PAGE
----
Friday, 7 October 2016

Bite (2015)

“A different kind of REPULSION”

Chad Archibald’s squishy subtextual horror picture, which received its premiere at London Frightfest last year in front of a sell-out crowd (I know because I was there), gets a UK DVD release from Second Sight.
Casey (Elma Bergovic) is about to get married. For her bachelorette party she travels with her two best friends to a resort ‘down south’ for sun, sea and booze. While there, as well as dancing, getting trashed and managing to lose most of her stuff (including her diamond engagement ring), Casey takes a dip in a natural pool and gets bitten on the bottom by something other than one of the local boys.

It’s when she gets back to her flat where both her fiance Jared (Jordan Gray) and his domineering mother live that the problems start. Although to be honest, Casey’s personal problems are actually already in full swing. She’s getting married in a week and she’s really not sure she wants to be. Jared wants kids and she doesn’t. Jared’s mother has forbidden him to have sex with her before marriage and he’s actually complied (always a worrying sign). Then to top it all, Casey starts to turn into an egg-laying insect monster thing.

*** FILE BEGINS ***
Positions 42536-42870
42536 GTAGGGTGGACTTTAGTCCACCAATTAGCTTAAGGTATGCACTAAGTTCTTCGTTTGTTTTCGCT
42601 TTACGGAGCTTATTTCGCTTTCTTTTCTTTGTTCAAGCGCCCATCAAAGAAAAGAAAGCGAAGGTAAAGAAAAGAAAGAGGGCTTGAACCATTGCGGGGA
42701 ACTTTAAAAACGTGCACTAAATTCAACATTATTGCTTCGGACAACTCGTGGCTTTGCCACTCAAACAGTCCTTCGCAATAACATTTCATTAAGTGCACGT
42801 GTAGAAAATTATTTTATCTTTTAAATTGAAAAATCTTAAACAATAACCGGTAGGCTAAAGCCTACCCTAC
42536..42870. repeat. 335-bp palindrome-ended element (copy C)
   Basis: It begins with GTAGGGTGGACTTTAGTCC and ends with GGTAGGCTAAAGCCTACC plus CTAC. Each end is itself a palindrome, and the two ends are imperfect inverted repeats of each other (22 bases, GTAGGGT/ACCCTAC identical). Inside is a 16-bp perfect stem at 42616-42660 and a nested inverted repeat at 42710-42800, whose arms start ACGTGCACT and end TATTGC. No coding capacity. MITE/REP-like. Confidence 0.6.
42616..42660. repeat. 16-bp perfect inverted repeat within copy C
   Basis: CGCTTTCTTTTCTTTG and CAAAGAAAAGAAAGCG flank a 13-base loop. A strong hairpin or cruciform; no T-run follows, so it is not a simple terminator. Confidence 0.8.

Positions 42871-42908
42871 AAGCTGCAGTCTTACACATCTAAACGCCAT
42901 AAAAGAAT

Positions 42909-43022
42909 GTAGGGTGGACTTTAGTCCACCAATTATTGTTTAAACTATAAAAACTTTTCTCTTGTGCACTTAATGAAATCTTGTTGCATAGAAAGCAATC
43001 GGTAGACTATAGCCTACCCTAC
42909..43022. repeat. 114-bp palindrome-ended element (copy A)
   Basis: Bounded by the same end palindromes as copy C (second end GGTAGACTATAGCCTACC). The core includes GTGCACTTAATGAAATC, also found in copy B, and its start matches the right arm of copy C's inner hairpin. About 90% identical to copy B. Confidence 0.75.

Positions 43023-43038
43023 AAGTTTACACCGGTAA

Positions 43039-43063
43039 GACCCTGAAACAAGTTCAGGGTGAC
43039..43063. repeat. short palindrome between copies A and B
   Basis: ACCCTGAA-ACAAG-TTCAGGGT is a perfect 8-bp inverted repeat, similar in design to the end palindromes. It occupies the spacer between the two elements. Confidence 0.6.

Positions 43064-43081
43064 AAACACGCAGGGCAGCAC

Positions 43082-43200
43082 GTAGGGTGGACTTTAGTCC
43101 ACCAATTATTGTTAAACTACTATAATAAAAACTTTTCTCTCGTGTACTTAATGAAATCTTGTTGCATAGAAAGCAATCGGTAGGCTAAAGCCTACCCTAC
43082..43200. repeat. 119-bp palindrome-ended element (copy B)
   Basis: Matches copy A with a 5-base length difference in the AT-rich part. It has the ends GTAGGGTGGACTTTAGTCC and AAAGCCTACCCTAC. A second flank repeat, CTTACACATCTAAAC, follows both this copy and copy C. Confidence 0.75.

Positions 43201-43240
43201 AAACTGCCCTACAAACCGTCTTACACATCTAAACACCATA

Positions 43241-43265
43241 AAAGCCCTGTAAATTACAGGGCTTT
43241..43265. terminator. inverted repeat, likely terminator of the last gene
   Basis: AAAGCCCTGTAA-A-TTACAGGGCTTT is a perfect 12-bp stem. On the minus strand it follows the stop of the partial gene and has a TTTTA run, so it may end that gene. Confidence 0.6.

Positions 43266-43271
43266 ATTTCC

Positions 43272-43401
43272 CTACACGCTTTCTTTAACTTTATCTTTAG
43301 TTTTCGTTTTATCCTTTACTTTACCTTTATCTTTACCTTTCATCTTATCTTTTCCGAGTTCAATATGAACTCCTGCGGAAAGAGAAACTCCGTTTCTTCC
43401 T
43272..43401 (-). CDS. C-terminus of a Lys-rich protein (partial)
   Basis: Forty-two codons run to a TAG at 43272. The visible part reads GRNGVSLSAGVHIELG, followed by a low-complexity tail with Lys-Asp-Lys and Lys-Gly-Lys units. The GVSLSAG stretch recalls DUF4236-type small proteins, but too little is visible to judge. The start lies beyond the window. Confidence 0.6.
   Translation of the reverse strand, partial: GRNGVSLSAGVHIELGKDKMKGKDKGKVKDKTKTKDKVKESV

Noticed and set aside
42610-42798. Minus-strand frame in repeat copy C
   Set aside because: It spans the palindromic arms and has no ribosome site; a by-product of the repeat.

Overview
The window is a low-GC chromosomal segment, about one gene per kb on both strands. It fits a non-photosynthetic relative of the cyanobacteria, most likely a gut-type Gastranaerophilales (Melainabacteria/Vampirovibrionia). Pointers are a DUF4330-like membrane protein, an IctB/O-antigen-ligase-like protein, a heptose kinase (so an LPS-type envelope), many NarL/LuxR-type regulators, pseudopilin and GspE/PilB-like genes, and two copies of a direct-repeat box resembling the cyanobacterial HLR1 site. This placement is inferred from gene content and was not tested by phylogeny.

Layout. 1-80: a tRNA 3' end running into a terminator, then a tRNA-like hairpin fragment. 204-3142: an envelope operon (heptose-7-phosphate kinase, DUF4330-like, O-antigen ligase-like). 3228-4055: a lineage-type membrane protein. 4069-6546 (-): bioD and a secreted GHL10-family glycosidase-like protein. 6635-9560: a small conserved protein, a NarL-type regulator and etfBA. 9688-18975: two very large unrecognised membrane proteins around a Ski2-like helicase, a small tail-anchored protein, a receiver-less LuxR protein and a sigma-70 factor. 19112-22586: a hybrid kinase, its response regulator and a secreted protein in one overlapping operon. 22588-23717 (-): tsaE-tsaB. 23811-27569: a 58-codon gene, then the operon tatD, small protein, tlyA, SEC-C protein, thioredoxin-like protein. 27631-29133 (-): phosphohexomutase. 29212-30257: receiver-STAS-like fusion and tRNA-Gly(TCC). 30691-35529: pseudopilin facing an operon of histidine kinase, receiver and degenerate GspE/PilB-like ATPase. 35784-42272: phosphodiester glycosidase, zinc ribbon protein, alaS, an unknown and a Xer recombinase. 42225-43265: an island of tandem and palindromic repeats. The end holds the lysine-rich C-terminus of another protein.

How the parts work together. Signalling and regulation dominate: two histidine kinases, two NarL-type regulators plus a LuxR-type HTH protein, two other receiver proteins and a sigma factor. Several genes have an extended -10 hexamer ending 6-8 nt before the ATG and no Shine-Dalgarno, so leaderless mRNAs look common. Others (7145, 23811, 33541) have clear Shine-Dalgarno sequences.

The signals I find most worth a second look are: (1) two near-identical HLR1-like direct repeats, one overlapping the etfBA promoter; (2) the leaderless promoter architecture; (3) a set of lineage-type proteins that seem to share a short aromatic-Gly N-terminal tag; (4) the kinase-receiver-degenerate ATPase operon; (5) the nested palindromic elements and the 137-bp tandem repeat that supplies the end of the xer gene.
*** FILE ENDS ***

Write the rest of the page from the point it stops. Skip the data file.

Despite how I might have just sold it, BITE is not a comedy. Reviews have likened it to a Cronenberg picture, which it is on a superficial level (body horror, Casey vomits liquid that dissolves flesh) but in actual fact the movie’s style has far more in common with early Polanski. Early on Casey ends up trapped in her flat as her transformation begins, her change quite possibly instigated not so much by a tropical insect bite but rather by the social pressures that have culminated in her no longer being able to cope with the future life she is being forced into by those around her. As those social pressures intrude on her new life, she kills them. 

For much of BITE‘s running time I was expecting the film to reveal that the gloopy, slimy, egg-covered nightmare that Casey’s flat becomes was actually all in her head. The ending scuppers that idea, but I just wonder if that’s what writer-director Chad Archibald was aiming for - a character study of a woman pressured by society to adopt the traditional roles she isn’t yet ready for and indeed may never be, and the horror that ensues when it becomes obvious that’s not going to happen. In this way, BITE is more art house than exploitation horror, and as such is definitely worthy of attention. 
Second Sight’s DVD has no extras (boo!) apart from two sound options. A director’s commentary for this one would have been very much appreciated. 

BITE is out from Second Sight on UK DVD on 
Monday 10th October 2016

No comments:

Post a Comment